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Spine J. 2010 Sep;10(9):789-94. doi: 10.1016/j.spinee.2010.06.006. Epub 2010 Jul 8.

A comparison of magnetic and radiographic imaging artifact after using three types of metal rods: stainless steel, titanium, and vitallium.

Author information

1
Rosalind Franklin University, North Chicago, IL 60064, USA. Patrick.Knott@RosalindFranklin.edu

Abstract

BACKGROUND CONTEXT:

After spinal fusion surgery, postoperative management often includes imaging with either computed tomography (CT) or magnetic resonance imaging (MRI) to assess the spinal canal and nerve roots. The metallic implants used in the fusion can cause artifact that interferes with this imaging, reducing their diagnostic value. Stainless steel is known to produce large amounts of artifact, whereas titanium is known to produce significantly less. Other alloys such as vitallium are now being used in spinal implants, but their comparison to titanium and stainless steel has not been well documented in the orthopedic literature. Titanium is a desirable metal because of its light weight and lower production of artifact on imaging, although it is not as stiff as stainless steel. Vitallium is proposed as a replacement for titanium because it has stiffness similar to stainless steel, while still being as light as titanium.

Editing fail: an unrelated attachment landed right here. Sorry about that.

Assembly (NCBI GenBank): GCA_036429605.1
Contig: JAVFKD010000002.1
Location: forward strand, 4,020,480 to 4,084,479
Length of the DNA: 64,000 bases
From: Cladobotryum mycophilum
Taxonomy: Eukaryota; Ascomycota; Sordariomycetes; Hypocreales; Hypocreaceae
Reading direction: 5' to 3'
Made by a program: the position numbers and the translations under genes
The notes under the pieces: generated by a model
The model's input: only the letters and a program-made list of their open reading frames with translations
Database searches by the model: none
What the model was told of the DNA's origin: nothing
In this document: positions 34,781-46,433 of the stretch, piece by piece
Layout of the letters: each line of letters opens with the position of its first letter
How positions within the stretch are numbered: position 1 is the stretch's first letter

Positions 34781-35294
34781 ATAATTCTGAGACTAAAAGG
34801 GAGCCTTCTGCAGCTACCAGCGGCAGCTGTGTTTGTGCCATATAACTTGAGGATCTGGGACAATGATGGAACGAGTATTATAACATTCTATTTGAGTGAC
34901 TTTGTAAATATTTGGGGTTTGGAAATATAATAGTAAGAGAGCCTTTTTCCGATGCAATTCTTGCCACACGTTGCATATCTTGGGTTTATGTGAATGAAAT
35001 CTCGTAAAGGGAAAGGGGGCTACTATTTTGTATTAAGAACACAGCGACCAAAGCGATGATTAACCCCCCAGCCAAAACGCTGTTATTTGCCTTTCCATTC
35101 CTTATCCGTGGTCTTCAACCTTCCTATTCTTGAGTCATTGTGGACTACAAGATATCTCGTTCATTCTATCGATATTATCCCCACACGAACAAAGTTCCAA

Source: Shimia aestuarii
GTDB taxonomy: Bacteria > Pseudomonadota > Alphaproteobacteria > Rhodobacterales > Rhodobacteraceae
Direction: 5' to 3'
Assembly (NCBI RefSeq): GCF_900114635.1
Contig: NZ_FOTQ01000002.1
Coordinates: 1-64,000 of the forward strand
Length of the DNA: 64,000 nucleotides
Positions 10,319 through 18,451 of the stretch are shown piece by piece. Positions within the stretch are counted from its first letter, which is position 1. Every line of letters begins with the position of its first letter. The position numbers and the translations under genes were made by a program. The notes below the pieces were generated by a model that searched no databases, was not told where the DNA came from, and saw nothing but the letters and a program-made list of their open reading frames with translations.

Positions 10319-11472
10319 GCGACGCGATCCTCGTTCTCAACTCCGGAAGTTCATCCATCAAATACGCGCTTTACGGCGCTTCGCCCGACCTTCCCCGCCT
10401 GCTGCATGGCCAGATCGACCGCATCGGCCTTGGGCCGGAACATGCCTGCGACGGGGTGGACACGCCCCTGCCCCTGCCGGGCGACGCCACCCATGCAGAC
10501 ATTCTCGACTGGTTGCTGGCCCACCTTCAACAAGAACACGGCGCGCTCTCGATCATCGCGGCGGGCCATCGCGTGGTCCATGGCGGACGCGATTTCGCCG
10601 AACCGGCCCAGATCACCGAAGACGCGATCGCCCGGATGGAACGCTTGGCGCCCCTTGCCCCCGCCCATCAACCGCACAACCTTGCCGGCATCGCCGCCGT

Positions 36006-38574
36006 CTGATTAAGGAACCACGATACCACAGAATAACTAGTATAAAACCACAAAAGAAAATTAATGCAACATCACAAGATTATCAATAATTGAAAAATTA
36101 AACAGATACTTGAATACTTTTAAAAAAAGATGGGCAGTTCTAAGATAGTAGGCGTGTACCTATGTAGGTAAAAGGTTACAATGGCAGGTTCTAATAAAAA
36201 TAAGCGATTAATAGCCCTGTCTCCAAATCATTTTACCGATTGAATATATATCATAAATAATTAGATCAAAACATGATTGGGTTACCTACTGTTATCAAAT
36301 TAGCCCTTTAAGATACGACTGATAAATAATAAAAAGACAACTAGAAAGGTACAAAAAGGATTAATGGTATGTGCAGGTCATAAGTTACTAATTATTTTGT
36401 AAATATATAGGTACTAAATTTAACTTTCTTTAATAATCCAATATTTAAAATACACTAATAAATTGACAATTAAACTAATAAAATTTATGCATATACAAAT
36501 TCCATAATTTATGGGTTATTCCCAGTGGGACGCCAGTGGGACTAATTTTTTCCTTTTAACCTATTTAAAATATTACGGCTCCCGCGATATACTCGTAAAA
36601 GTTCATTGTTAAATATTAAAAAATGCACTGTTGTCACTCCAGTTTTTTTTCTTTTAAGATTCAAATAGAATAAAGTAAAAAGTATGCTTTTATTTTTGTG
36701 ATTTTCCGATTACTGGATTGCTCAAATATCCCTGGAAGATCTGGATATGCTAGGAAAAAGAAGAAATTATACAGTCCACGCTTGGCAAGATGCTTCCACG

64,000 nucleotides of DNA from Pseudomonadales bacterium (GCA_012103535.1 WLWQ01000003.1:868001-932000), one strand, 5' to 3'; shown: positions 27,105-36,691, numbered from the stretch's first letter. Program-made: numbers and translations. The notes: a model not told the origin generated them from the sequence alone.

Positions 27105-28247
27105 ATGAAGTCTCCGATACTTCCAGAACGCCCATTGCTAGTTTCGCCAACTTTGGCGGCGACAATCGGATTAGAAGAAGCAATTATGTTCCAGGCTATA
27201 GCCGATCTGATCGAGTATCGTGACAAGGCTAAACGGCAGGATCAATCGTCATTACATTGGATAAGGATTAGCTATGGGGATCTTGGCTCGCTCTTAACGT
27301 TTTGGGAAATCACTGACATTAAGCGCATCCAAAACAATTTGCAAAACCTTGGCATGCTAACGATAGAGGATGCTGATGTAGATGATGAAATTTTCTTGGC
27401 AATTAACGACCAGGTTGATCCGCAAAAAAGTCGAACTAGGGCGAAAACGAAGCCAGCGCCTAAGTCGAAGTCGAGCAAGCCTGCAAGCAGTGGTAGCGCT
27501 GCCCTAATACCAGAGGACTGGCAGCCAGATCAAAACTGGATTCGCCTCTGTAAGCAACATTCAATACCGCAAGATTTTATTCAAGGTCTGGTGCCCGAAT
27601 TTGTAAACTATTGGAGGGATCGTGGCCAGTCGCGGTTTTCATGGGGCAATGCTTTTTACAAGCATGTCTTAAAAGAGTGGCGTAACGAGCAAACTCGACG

PURPOSE:

The purpose of this study was to compare the amount of artifact produced on MRI and CT by three types of spinal implants: stainless steel, titanium, and vitallium.

STUDY DESIGN:

A prospective experimental design was used to compare three types of spinal implants used in posterior spinal fusion surgery.

OUTCOME MEASURES:

The resulting images were evaluated by a radiologist to measure the amount of artifact (in millimeters) and by an orthopedic surgeon to assess the diagnostic quality (on a Likert scale).

METHODS:

A porcine torso was used for repeated MRI and CT scans before and after implantation with pedicle screws and rods made of the three metals being studied.

RESULTS:

Images produced after the insertion of vitallium rods and titanium screws as well as those with titanium rods and screws were found to have less artifact and a better overall diagnostic quality than those produced with stainless steel implants. Overall, there was not a difference between the amount of artifact in the spinal images with vitallium and titanium rods, with the exception of a few trials that showed small but statistically significant differences between the two metals, where titanium had slightly better images.

CONCLUSIONS:

If vitallium rods are used in posterior spinal surgery in place of implants made of titanium or stainless steel, any postoperative imaging of the spine using MRI or CT should have amounts of artifact that are similar to titanium and better than stainless steel.

PMID:
20619749
DOI:
10.1016/j.spinee.2010.06.006
[Indexed for MEDLINE]

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